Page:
The Lilu team hails from different countries, and our teammates are of many different colors and races. But we know we too need to listen and learn how to be better allies, not only now, but always.
For us, that means talking not only about the systemic violence that police use against black Americans, but also about issues that plague Black families and mothers in particular.
We’re starting with this blog post, which outlines 7 not-so-great stats surrounding WOC and pregnancy. Some of these are painful to let sink in, but awareness is the first step to actual change.
1. The pregnancy related mortality rate for black women with a college degree or higher is 5x that of white women with similar education. — CDC
According to the Centers for Disease Control and Prevention and as later reported in an article for The New York Times, African-American women (as well as Native America and Alaska Native women) die of pregnancy-related causes at a rate about three times higher than those of white women. The gap in mortality rate increases for WOC and white women with a college degree or higher.
Researchers note that 60 percent of all pregnancy-related deaths can be prevented with better health care, communication and support, as well as access to housing and transportation. It’s therefore more important than ever to close the gaps in the care (or lack thereof) these women are receiving, so that these deaths are prevented.
2. A greater proportion of the deaths among black women occurred in the later postpartum period, between seven weeks and a year after the delivery, compared with white women. — CDC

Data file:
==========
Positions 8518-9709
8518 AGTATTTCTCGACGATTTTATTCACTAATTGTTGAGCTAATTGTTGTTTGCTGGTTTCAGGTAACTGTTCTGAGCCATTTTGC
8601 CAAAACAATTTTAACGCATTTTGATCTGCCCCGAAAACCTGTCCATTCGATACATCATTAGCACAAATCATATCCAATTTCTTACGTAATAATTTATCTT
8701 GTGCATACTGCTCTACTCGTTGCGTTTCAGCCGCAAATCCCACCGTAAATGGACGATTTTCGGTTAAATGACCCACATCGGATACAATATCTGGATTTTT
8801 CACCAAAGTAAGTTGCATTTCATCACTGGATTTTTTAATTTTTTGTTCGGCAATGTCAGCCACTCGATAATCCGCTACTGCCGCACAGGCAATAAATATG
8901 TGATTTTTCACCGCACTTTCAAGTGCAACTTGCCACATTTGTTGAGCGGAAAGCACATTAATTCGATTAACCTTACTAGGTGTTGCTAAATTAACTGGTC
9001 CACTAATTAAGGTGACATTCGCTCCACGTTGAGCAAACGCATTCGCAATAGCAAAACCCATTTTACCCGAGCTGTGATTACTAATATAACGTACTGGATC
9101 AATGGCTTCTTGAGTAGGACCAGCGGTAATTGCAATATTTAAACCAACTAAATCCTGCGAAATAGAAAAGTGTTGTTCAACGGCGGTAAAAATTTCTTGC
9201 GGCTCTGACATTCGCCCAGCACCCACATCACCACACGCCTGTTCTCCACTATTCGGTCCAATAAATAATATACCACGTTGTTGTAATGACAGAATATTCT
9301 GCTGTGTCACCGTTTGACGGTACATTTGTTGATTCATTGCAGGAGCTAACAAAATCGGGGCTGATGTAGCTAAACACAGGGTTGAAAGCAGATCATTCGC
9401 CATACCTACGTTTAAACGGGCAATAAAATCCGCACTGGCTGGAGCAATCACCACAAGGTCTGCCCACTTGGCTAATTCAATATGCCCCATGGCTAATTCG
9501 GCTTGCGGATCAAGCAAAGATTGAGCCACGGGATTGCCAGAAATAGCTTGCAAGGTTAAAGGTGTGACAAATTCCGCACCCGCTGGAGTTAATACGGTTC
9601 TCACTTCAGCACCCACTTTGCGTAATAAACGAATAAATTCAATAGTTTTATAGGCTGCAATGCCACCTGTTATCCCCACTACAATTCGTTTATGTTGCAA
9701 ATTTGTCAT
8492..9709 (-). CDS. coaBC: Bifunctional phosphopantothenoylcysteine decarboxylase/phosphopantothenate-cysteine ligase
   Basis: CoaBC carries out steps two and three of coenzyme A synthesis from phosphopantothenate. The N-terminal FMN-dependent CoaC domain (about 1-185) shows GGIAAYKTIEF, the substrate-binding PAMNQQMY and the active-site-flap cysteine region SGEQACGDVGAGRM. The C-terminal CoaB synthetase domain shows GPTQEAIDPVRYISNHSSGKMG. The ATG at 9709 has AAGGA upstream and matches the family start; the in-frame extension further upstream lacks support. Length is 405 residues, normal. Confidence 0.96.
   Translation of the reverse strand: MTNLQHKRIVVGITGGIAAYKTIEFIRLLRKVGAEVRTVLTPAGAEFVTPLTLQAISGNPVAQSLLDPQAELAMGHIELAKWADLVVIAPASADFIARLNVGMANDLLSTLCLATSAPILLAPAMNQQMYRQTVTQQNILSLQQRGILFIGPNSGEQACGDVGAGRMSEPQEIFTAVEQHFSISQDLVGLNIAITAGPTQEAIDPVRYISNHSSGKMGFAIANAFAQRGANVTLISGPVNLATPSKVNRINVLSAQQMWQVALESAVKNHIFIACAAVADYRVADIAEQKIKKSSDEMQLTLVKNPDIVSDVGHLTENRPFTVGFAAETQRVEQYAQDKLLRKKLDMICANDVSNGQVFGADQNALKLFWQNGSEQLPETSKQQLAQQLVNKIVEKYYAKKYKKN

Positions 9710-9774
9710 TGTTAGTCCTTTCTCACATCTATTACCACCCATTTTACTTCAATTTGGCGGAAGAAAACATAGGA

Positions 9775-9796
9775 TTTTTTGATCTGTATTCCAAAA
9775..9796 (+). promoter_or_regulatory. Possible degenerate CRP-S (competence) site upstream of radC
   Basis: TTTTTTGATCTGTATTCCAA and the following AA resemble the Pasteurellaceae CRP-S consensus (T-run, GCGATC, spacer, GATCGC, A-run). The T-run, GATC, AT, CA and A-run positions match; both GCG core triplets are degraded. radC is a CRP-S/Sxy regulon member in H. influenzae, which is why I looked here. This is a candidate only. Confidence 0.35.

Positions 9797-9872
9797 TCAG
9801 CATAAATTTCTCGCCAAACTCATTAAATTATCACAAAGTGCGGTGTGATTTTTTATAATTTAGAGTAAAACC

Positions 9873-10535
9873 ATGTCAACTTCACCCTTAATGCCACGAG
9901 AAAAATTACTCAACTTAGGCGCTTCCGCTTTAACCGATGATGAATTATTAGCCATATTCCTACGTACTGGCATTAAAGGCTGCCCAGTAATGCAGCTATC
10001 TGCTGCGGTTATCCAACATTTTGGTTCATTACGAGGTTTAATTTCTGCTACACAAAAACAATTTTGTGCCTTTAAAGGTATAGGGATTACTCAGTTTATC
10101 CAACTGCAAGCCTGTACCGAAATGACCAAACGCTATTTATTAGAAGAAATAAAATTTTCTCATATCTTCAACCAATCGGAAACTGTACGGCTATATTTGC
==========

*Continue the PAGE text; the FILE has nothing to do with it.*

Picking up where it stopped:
“When we look at the proportion of pregnancy related deaths by cause, the proportion due to cardiomyopathy has been increasing. It can occur in all women, but it is more common among black women.” — Dr. Lisa Hollier, immediate past president of the American College of Obstetricians and Gynecologists
To get a better idea of maternal deaths among women, here are some numbers to consider:
For every 100,000 live births, the mortality rate for white women is 13 (the rate for Hispanic women is lower, at 11.4).
This is compared to African-American women, who have considerably higher numbers: 42.8 for every 100,000 live births, and for Native American/Alaska Native women, that number drops slightly, to 32.5.
Another report found that more than half of pregnancy-related deaths occurred after the day of the delivery, and the heightened risk to a new mother persisted for as long as a year. (as reported in the NYT).
3. Women of color have been found more likely to experience postpartum mental illness, but are less likely to receive treatment. — Keepe, Brownstein-Evans, & Rouland Polmateer, 2016)
In the United States, postpartum depression affects 1 in 7 mothers. Postpartum depression can include extreme sadness, anxiety and exhaustion, among other symptoms. As it’s a mood disorder, it can begin in pregnancy and last for several months after a mom gives birth. In these cases, doctors typically prescribe a general antidepressant, such as fluoxetine (aka Prozac) and sertraline (Zoloft).
The tricky thing is, that advances to treat postpartum depression are only helping mothers whose needs are identified in the first place, and this is a unique challenge for women of color. Not only are WOC moms more likely to suffer from postpartum depression and other mental illnesses, but they are less likely to receive treatment than their white counterparts.
Not treating postpartum depression can be very serious for both the mom and the baby. For example, babies might struggle to form a secure attachment with their mother, which has been linked with the risk of developing behavioral issues and cognitive impairments later in life. (source: KHN)
4. Black women are three more likely to die from complications of pregnancy than white women. — CDC
This number is so high that it is partly why the overall rate of pregnancy-related deaths has climbed so high in the past twenty years. So much so, that it’s made the maternal mortality rate in the United States the worst in any industrialized country, according to a 2016 analysis published in the journal The Lancet and referenced here.